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It is well-known that on a non-dividend paying stock, it is suboptimal to exercise an American call option earlier. In other words, both European and American call options on the same non-dividend paying stock worth the same. This can be proven using the Put-Call Parity.

However, I am not sure about European and American put options. I know that due to the ability that an American option can be exercised any time prior to maturity, it should worth at least as much as European put option. I am interested to know the conditions that give equality. In particular,

Question: Under what conditions will both European and American put options worth the same?

My motivation behind asking this question is so that I can ensure that my binomial tree implementation to price American put option is correct.

When dividend is zero, my binomial output the same price for both European and American call options, which is a good sign. However, I have no alternative to check whethee the tree gives correct price for American put option or not.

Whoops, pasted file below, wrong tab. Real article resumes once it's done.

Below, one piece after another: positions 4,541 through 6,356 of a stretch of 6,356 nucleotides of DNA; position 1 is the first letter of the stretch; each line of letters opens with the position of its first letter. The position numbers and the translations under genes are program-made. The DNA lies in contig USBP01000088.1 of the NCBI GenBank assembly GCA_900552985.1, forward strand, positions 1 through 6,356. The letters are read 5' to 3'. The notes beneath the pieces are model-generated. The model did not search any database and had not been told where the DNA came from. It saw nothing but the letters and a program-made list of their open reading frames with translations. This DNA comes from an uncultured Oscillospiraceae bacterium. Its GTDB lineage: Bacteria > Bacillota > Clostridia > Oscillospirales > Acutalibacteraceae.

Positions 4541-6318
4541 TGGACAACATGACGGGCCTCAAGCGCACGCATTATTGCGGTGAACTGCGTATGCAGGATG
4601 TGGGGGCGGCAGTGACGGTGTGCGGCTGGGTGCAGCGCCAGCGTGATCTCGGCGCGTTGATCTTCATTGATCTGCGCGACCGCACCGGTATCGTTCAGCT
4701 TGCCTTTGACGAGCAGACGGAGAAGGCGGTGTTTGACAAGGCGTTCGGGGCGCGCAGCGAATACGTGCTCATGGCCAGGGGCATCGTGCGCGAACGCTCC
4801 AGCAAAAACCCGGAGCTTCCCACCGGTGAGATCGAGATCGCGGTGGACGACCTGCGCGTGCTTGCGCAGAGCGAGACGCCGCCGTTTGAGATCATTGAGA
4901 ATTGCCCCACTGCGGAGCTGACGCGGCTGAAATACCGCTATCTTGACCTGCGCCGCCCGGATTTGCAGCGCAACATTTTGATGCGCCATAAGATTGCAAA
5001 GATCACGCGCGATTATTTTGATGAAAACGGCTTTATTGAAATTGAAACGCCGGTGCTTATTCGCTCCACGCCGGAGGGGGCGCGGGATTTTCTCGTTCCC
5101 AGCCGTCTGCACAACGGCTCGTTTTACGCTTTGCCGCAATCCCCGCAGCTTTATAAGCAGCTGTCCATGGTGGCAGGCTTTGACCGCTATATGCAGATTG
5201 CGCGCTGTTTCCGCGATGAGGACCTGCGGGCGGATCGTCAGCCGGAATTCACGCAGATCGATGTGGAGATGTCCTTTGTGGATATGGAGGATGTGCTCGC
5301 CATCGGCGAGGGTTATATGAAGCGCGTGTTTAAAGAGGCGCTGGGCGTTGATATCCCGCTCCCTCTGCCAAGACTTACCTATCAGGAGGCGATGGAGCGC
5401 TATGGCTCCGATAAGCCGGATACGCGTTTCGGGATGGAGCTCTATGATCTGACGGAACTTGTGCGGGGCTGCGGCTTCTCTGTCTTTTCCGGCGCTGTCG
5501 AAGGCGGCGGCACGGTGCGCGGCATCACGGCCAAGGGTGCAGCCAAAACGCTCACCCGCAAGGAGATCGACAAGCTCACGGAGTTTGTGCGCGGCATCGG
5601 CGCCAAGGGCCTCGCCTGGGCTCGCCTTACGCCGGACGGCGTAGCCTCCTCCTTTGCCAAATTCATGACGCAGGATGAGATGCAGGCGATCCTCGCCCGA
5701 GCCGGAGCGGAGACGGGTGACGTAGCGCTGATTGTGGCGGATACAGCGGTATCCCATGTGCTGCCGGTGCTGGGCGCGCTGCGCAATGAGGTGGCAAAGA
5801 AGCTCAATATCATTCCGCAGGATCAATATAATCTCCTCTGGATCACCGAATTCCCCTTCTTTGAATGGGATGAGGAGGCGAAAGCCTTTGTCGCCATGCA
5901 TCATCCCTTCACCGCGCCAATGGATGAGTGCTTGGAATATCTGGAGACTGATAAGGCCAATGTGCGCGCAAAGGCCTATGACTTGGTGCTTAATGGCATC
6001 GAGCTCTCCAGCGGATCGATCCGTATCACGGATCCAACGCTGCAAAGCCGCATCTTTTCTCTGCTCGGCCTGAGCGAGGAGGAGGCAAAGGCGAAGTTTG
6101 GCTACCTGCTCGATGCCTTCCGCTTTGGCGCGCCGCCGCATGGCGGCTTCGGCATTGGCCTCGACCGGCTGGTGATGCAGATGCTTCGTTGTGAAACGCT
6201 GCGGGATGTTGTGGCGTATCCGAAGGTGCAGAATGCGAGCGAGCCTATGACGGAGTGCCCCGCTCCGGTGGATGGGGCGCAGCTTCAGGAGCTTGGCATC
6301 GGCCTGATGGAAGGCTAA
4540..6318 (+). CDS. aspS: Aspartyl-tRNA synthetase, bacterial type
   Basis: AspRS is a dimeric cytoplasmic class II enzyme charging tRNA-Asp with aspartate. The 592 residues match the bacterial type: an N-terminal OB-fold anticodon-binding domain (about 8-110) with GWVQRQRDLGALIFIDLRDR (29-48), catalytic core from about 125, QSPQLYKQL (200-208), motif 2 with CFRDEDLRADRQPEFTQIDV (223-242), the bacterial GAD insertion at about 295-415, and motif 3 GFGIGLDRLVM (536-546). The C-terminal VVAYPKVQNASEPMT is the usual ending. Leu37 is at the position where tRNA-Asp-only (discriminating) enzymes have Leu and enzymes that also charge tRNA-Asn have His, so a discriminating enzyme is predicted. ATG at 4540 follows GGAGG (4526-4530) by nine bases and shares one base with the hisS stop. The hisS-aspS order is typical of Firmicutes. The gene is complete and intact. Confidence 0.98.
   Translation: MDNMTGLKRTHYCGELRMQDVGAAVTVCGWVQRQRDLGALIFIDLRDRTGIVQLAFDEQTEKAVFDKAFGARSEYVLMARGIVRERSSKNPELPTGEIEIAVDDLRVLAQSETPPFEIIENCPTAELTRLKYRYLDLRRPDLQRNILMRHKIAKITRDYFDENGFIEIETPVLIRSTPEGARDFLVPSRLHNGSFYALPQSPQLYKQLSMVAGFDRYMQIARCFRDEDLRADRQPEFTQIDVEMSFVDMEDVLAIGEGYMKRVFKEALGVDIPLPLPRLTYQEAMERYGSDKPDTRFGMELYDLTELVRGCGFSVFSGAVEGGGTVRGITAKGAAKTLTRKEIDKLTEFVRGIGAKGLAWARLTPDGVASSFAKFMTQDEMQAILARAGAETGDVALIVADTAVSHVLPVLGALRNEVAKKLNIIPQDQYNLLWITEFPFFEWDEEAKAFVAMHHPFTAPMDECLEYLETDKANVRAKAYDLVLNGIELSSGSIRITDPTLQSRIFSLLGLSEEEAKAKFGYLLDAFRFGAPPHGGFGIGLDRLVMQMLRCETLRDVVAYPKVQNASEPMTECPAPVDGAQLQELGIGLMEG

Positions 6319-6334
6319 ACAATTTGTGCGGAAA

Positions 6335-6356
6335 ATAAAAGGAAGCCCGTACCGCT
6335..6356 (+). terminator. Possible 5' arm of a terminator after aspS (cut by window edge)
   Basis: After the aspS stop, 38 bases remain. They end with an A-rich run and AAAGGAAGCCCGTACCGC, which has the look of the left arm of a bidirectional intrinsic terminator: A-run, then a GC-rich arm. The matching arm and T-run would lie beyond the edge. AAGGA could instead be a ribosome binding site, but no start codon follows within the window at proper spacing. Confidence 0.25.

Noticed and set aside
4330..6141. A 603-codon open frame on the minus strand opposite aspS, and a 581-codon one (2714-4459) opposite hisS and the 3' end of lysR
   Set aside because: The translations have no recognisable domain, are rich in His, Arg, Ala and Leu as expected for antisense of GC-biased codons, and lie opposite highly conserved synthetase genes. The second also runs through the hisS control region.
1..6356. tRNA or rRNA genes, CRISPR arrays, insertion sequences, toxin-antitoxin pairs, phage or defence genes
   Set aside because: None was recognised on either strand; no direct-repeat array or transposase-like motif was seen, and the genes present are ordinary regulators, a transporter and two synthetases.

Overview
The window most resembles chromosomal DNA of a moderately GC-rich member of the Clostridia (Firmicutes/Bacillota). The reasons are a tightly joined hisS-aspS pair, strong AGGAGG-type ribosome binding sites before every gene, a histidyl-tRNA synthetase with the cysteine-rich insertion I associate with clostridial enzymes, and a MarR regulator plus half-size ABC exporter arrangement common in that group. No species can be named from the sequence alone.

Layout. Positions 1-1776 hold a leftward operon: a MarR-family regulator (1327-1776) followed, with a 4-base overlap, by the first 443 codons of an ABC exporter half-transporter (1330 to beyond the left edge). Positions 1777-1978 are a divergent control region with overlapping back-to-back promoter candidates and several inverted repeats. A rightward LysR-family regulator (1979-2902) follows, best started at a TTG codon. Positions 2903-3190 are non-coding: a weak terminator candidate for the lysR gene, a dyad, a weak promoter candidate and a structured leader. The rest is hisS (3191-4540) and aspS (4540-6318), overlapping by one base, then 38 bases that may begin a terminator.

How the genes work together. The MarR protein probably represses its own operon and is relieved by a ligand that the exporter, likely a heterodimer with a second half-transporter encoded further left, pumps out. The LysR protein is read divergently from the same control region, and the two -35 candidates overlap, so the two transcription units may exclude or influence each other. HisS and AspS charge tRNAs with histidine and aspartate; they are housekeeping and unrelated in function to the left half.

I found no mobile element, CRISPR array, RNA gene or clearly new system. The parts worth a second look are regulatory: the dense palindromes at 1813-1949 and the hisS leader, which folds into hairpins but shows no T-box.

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  • $\begingroup$ Well, trivial examples would be zero strike ($K=0$) and at maturity ($t=T$). Also, the early exercise premium equals zero if $r=0$. $\endgroup$ – KeSchn Jun 13 at 5:08
  • $\begingroup$ Perhaps you could explain your second statement? $\endgroup$ – Idonknow Jun 13 at 10:38
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    $\begingroup$ Early exercise is about receving your cash early and not waiting until the option expires. If there's no interest rate (no discounting, no time value of money), then there's no point of early exercise. More mathematically, look at the early exercise premium derived in Carr, Jarrow, Myneni (1992). It clearly equals zero if $r=0$. $\endgroup$ – KeSchn Jun 13 at 11:19
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    $\begingroup$ To test your code you need an example where American and European prices are different. For an interesting test case try a put option that is deeply in the money (S very low compared to K) and a very high interest rate (double digit). This is a case where the American should be exercised early. $\endgroup$ – noob2 Jun 14 at 8:03
  • $\begingroup$ ... i.e. the american should have a price = Intrinsic Value, while the European price should be lower than this. $\endgroup$ – noob2 Jun 14 at 15:41
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If the underlying is driftless (think futures) and the value of the option is not discounted (think future style options with daily bilateral variation margin or CSA's with zero collateral interest rates) then the value of an american put and a european put would be the same by Jensen's inequality.

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